Stephen Moulton Babcock
|Stephen Moulton Babcock|
Babcock in 1903
|Born||22 October 1843
Oneida County, New York
|Died||2 July 1931 (aged 87)
|Alma mater||University of Göttingen (Ph.D, 1879)|
|Known for||the Babcock test for butterfat|
Stephen Moulton Babcock (22 October 1843 – 2 July 1931) was an American agricultural chemist. He is best known for his Babcock test in determining dairy butterfat in milk processing, for cheese processing, and for the "single-grain experiment" that led to the development of nutritional science as a recognized discipline.
Early life and career
Born on a farm in Oneida County, New York, Babcock earned a B.S. from Tufts College in 1866 and attended Cornell University from 1872-1875, where he earned a master's degree before studying organic chemistry at the University of Göttingen, Germany, where he received a Ph.D. in 1879. Upon his return to the United States in 1881, Babcock took up the role of an agricultural chemist at the New York State Agricultural Experiment Station in Geneva, New York, where his first assignment was to determine the proper feed ratios of carbohydrate, fat, and protein using chemical analysis of cow excrement. He determined that the excrement's chemical composition was similar to that of the feed, the only major exception being the ash content. These results were tested and retested, and his results were similar to German studies done earlier. This led Babcock to wonder what would happen if cattle were fed a single grain (barley, corn, or wheat), though that test would not be carried out for nearly twenty-five years.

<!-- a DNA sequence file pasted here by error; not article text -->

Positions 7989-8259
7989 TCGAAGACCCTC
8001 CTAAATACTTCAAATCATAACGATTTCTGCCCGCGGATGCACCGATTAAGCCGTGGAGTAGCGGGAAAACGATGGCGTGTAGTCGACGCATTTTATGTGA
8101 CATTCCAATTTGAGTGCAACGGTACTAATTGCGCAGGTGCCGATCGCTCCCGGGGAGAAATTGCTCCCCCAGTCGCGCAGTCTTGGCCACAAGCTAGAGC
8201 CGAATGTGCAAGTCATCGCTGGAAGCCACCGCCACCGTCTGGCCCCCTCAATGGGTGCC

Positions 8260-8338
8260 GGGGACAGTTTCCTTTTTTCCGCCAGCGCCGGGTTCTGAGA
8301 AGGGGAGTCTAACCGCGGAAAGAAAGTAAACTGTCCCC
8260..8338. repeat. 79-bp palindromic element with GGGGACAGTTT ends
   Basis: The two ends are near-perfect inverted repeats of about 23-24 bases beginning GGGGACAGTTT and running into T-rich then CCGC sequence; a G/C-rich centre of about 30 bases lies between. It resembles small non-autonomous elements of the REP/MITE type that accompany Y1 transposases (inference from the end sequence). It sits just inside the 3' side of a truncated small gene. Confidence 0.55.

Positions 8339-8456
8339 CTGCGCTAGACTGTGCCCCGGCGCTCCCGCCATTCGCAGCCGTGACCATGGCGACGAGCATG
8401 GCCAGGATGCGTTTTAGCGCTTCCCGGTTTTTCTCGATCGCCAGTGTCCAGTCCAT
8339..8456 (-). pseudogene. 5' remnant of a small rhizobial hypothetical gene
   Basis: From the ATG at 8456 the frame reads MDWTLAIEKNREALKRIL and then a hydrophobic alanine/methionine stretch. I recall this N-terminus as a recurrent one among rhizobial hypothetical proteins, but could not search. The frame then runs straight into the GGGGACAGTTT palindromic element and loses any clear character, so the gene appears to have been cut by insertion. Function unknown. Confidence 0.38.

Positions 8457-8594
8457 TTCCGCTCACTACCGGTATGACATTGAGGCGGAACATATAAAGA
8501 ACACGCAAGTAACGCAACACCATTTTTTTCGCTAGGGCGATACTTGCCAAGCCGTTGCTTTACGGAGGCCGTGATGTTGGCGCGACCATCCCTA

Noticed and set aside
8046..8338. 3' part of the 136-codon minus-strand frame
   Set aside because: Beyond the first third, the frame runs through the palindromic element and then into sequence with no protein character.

University of Wisconsin–Madison
In 1888, Babcock accepted a position at the University of Wisconsin–Madison Agricultural Experiment Station (UWAES) as chair of the Agricultural Chemistry department. He immediately petitioned Dean of Agriculture William Henry, then station director, to carry out the "single-grain experiment", but Henry refused. In 1890, he developed the Babcock test which determines the butterfat content of milk. He then worked with bacteriologist Harry Luman Russell in developing the cold-curing process for ripening cheese (1897). The Babcock test set the worldwide standard for butterfat determination of milk, while the cold-curing process enabled Wisconsin to become the leading cheese producer in the United States.
Babcock continued pressing William Henry to perform the "single-grain experiment" and even unsuccessfully approached the UWAES animal husbandry chair J. A. Craig. Craig was replaced in 1897 by W. L. Carlyle, who was more receptive to Babcock's proposal. He initially tried a salt experiment with eight dairy cows as a matter of taste preference, while eight other cows received no salt. After one of the eight cows that did not receive salt died, Carlyle discontinued the experiment, and all of the remaining cows were given salt in order to restore their health.
William Henry, who became Dean of Agriculture in 1901, finally gave Babcock permission to perform the single-grain experiment. Carlyle approved the experiment with only two cows. One cow was fed corn, while the other was fed rolled oats and straw with the expectation that the experiment would last one year. Three months into the trial, the oat-fed cow died, and Carlyle halted the experiment to save the other cow's life. The result was not published, mainly because Babcock had not recorded how much of each grain the cows had consumed.